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Abilene & Southern Railway
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MoPac Heritage

A&S Rosters


A Texas & Pacific Subsidiary
Jay Glenewinkel


Colonel Morgan Jones
Colonel Morgan Jones played a major role in the promotion, development and construction of over 800 miles of rail lines in the North Central and Panhandle regions of Texas.

Morgan Jones was born in Wales, England in1839. By the age of nineteen, he was working as part of a construction crew for the Cambrian Railway in South Wales. Jones soon became unsatisfied with the limited oppurtunities his position held, and migrated to the United States, arriving in New York in 1866.

Upon arriving in New York, Jones met General Grenville Dodge, a chief engineer for the Union Pacific Railroad. Construction of the Eastern section of the new transcontinental railroad was underway, and Morgan was offered a job by General Dodge with the Union Pacific as foreman on one of the construction crews. It was during this time that Morgan Jones and Grenville Dodge would become life long friends.

A little over three years after Jones arrived in the United States, he witnessed the driving of the golden spike at Promintory, Utah. It was the skills he learned working for the Union Pacific that would benefit him substantially for the remainder of his railroad building career.

After leaving the Union Pacific, Morgan went on to work on yet another transcontinental railroad in the Southern half of the United States, under John C. Freemont. Jones had recieved a contract from Freemont to build a line from Texarkana to Jefferson, Texas. It wasn't very long, and the Southern Transcontinental Railroad soon failed. However, Morgan managed to keep his crew together and would move on to other projects.

In 1871, the Southern Transcontinetal Railroad was acquired by the newly formed Texas and Pacific Railroad Company. General Greenville Dodge became Chief Engineer of the T&P and awarded Jones a new contract. (See Notes 1) Overcoming considerable odds, including the financial panic of 1873, rails were laid and the Texas and Pacific reached Dallas, Texas in 1874. After this project, Jones took a short break from railroad construction to pursue other ventures.

A couple years later, Morgan returned to Texas and constructed the final stretch of the T&P from Eagle Ford to Fort Worth, Texas. This 16 miles stretxh of track was built in only a few short weeks, and gained him the reputation as one of the most resepcted railroad builders in Texas. Had Jones not completed this section of line by the end of the 1876 session of the Texas Legislature, the Texas and Pacific would have had its Texas charter revoked. It was by this heroic effort from Jones, that kept the Texas and Pacific alive.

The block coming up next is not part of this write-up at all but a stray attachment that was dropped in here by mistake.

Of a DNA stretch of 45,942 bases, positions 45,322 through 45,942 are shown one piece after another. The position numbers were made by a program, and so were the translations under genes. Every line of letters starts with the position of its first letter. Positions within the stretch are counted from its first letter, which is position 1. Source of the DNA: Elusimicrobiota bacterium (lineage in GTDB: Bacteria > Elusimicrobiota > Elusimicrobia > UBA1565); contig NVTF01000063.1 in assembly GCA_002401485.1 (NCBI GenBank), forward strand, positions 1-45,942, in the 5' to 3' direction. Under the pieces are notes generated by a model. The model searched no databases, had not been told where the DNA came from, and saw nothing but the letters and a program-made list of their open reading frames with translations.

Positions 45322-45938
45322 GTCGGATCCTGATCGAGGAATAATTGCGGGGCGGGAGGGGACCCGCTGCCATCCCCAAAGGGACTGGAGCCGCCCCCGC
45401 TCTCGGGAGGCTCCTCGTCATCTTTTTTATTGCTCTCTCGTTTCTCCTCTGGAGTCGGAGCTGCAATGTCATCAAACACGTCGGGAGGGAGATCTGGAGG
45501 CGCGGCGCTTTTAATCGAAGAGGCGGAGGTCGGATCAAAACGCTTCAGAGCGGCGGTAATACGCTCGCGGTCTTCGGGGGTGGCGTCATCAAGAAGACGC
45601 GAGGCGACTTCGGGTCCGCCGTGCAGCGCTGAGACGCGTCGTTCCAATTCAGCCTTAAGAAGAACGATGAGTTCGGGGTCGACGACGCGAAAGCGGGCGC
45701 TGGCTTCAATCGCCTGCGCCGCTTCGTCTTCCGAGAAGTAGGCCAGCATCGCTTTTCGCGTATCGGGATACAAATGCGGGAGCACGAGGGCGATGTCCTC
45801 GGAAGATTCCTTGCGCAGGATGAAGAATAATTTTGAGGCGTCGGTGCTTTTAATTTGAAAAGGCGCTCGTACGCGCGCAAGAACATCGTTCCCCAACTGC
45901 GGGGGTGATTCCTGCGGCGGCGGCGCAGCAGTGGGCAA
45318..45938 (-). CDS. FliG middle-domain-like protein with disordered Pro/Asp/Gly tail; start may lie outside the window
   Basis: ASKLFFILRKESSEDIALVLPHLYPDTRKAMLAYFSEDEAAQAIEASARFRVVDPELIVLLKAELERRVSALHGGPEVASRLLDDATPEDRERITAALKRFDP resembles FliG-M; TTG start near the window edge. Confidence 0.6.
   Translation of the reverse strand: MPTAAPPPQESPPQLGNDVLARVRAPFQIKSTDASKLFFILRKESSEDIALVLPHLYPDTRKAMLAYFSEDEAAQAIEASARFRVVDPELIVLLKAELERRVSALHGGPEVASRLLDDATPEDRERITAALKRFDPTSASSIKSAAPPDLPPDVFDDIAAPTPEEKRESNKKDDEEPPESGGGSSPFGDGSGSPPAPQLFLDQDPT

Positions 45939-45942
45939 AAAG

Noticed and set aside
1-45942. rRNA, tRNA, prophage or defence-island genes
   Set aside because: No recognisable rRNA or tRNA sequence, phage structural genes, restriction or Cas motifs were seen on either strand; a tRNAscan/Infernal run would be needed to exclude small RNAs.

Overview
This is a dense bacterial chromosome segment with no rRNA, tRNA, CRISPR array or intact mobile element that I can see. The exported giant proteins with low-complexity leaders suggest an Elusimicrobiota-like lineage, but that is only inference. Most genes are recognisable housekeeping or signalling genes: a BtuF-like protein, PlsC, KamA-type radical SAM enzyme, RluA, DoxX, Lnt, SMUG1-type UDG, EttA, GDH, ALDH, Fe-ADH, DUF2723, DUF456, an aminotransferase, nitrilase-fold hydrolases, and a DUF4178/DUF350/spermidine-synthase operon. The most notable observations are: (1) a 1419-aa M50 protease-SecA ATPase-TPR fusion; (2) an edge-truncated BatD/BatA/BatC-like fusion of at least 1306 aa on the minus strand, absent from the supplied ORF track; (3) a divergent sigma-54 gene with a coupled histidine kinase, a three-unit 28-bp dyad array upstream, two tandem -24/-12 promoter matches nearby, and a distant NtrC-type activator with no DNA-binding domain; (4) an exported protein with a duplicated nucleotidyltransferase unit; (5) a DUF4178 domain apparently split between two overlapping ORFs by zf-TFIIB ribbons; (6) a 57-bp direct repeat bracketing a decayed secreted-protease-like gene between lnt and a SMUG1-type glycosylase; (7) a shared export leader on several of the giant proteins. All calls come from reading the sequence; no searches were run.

Jones would continue to construct numerous rail lines in Texas, including portions of what are now a part of the Burlington Northern Santa Fe. On February 8, 1906, the City of Abilene, Texas chartered the Abilene & Northern Railway and offered Morgan Jones a $40,000 bonus if the line from Stamford to Abilene was built in a timely manner. Facing unseasonable weather and heavy rains, witht he help of his nephew, Percy Jones, they managed to compete the project in time. Jones would then go on to begin construction on the shortline he called "The Best Little Railroad I Ever Built"- The Abilene & Southern Railway Company.


The Abilene & Southern
While Morgan Jones was working on the Abilene & Northern, efforts began on the planning of building a line South of Abilene through Winters on to Ballinger, Texas. On May 22, 1907, residents of Abilene, Winters and Ballinger met with the builders of the Abilene and Northern to encourage them to build aline South from Abilene.

The financial panic of 1907 prevented the Colorado & Southern from backing the proposal, so it was up to Morgan Jones and Grenville Dodge to use their own personal finances to complete the A&N line. The C&S later, finally purchased the A&N and considered extending through Abilene through Southwest, Texas to Uvalde to connect with the Southern Pacific. (See Notes 2) ΚΚΚΚ In mid-1908, Morgan Jones met with the citizens of Abilene and proposed to construct a line south to Ballinger, to connect with the Gulf Coast and Santa Fe Railway. In the proposal, Jones included establishing shops and offices in Abilene, if the community would raise the neccessary funding to secure the new railroad. Morgans' proposal was accepted in September 1908, but problems arose in obtaining the $40,000 needed for start up. However, Jones was willing to use his own money to build the line if the communities of Abilene, Winters and Ballinger would provide the right-of-way, land for depots and shops, and come up with a significant cash bonus for his efforts. While these negotiations were taking place, Percy Jones (Morgans' Nephew) was out with survey crews to determine the route for the A&S. In October 1908, contracts were signed and right-of-way was secured soon thereafter.

For a short time, there was some confusion on the name of the railroad. Folks in Ballinger called it the "Ballinger and Abilene Railroad" while people in Abilene named it the "Abilene & Southern". But after a few short months of delay in obtaining additional finances for construction, the first rail was laid for the "ABILENE & SOUTHERN RAILWAY" along 2nd Street on January 6, 1909. Oddly enough, construction had begun on the new line eight days before the line was officially incorporated on January 13, 1909. Offices and Headquarters were to be in Abilene as well as the new permanent home for Morgan Jones.

On January 9, 1909, the first 2 locomotives arrived for the A&S. Engine #10 was a 4-4-0 Type and Engine #11 was a 2-6-0 Type built by Baldwin in the late 1800s. These two locomotives, along with some other rail equipment were used to assist in building of the line from Abilene southward. Grading crews worked worked diligently about 1 mile ahead f the track gang. A second grading crew worked northward from Ballinger and met up with the first crew just south of Winters.